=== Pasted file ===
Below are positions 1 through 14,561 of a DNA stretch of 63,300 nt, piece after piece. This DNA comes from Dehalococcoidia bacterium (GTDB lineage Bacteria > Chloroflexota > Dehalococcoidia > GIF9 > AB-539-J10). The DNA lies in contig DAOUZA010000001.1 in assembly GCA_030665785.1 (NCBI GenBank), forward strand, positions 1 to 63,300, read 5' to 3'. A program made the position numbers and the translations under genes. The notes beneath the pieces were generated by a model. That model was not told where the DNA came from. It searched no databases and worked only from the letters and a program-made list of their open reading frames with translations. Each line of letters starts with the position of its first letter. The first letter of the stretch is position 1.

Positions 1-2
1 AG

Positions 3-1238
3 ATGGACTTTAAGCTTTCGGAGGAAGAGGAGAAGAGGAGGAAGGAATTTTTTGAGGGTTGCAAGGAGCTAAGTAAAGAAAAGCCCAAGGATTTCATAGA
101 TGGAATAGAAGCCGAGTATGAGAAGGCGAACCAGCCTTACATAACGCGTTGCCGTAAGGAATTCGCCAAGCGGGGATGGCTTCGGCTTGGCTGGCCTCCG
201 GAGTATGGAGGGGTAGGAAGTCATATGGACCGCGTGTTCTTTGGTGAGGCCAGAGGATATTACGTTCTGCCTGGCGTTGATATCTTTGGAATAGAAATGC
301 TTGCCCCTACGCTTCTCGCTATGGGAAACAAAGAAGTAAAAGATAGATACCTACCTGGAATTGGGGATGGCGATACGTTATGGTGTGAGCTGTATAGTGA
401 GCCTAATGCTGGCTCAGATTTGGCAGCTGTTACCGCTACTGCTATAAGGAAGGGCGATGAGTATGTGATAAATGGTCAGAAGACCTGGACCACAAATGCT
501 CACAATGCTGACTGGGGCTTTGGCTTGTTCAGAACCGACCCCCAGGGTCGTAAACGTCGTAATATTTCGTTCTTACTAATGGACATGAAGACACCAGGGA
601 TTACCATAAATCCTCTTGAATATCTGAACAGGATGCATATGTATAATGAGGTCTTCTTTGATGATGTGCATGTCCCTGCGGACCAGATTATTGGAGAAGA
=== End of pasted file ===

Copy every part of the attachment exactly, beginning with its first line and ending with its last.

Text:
Below are positions 1 through 14,561 of a DNA stretch of 63,300 nt, piece after piece. This DNA comes from Dehalococcoidia bacterium (GTDB lineage Bacteria > Chloroflexota > Dehalococcoidia > GIF9 > AB-539-J10). The DNA lies in contig DAOUZA010000001.1 in assembly GCA_030665785.1 (NCBI GenBank), forward strand, positions 1 to 63,300, read 5' to 3'. A program made the position numbers and the translations under genes. The notes beneath the pieces were generated by a model. That model was not told where the DNA came from. It searched no databases and worked only from the letters and a program-made list of their open reading frames with translations. Each line of letters starts with the position of its first letter. The first letter of the stretch is position 1.

Positions 1-2
1 AG

Positions 3-1238
3 ATGGACTTTAAGCTTTCGGAGGAAGAGGAGAAGAGGAGGAAGGAATTTTTTGAGGGTTGCAAGGAGCTAAGTAAAGAAAAGCCCAAGGATTTCATAGA
101 TGGAATAGAAGCCGAGTATGAGAAGGCGAACCAGCCTTACATAACGCGTTGCCGTAAGGAATTCGCCAAGCGGGGATGGCTTCGGCTTGGCTGGCCTCCG
201 GAGTATGGAGGGGTAGGAAGTCATATGGACCGCGTGTTCTTTGGTGAGGCCAGAGGATATTACGTTCTGCCTGGCGTTGATATCTTTGGAATAGAAATGC
301 TTGCCCCTACGCTTCTCGCTATGGGAAACAAAGAAGTAAAAGATAGATACCTACCTGGAATTGGGGATGGCGATACGTTATGGTGTGAGCTGTATAGTGA
401 GCCTAATGCTGGCTCAGATTTGGCAGCTGTTACCGCTACTGCTATAAGGAAGGGCGATGAGTATGTGATAAATGGTCAGAAGACCTGGACCACAAATGCT
501 CACAATGCTGACTGGGGCTTTGGCTTGTTCAGAACCGACCCCCAGGGTCGTAAACGTCGTAATATTTCGTTCTTACTAATGGACATGAAGACACCAGGGA
601 TTACCATAAATCCTCTTGAATATCTGAACAGGATGCATATGTATAATGAGGTCTTCTTTGATGATGTGCATGTCCCTGCGGACCAGATTATTGGAGAAGA